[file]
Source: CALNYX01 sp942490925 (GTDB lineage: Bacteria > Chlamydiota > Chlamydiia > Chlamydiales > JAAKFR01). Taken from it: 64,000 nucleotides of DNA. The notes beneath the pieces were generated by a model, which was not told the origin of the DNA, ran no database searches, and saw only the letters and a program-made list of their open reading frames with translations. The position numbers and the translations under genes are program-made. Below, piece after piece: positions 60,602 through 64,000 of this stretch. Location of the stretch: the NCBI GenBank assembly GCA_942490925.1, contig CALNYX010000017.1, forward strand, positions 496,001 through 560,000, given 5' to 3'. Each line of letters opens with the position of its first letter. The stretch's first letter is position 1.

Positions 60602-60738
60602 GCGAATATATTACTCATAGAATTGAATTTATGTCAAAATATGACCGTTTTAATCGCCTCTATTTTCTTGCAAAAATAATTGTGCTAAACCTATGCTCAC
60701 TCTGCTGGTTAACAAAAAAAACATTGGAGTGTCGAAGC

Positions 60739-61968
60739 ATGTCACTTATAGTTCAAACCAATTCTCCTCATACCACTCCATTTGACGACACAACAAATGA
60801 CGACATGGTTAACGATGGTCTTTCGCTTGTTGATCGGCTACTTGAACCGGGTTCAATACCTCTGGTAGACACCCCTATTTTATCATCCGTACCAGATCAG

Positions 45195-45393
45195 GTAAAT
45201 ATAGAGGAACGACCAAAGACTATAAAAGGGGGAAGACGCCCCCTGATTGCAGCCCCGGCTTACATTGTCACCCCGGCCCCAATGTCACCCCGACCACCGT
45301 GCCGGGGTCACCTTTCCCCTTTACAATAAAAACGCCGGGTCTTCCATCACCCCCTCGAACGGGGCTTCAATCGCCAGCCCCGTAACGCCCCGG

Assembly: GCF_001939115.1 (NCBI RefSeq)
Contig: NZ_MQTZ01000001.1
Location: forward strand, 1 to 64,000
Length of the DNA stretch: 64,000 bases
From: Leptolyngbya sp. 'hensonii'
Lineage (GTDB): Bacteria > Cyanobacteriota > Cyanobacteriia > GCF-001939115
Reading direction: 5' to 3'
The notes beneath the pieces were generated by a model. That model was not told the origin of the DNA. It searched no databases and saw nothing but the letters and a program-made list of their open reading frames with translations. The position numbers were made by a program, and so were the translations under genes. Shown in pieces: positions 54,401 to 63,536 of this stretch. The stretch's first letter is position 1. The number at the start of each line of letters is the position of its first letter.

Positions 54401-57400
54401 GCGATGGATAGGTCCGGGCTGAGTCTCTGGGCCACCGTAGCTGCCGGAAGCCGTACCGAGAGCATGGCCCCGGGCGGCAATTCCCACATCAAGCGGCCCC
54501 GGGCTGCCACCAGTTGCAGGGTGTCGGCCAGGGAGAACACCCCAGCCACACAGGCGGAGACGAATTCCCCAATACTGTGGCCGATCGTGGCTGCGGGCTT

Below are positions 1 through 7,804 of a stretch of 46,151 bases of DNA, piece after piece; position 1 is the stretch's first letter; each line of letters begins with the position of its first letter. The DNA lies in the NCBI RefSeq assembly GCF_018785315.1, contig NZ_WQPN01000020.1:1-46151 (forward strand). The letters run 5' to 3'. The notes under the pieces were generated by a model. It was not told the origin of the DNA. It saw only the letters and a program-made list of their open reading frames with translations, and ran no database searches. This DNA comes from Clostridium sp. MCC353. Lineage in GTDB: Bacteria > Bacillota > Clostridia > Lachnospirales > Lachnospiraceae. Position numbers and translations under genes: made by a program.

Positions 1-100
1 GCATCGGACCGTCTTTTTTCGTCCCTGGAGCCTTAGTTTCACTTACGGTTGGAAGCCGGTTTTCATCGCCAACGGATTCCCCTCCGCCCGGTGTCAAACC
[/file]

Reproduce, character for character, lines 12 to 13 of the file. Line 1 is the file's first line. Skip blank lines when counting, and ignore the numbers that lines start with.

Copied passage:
Assembly: GCF_001939115.1 (NCBI RefSeq)
Contig: NZ_MQTZ01000001.1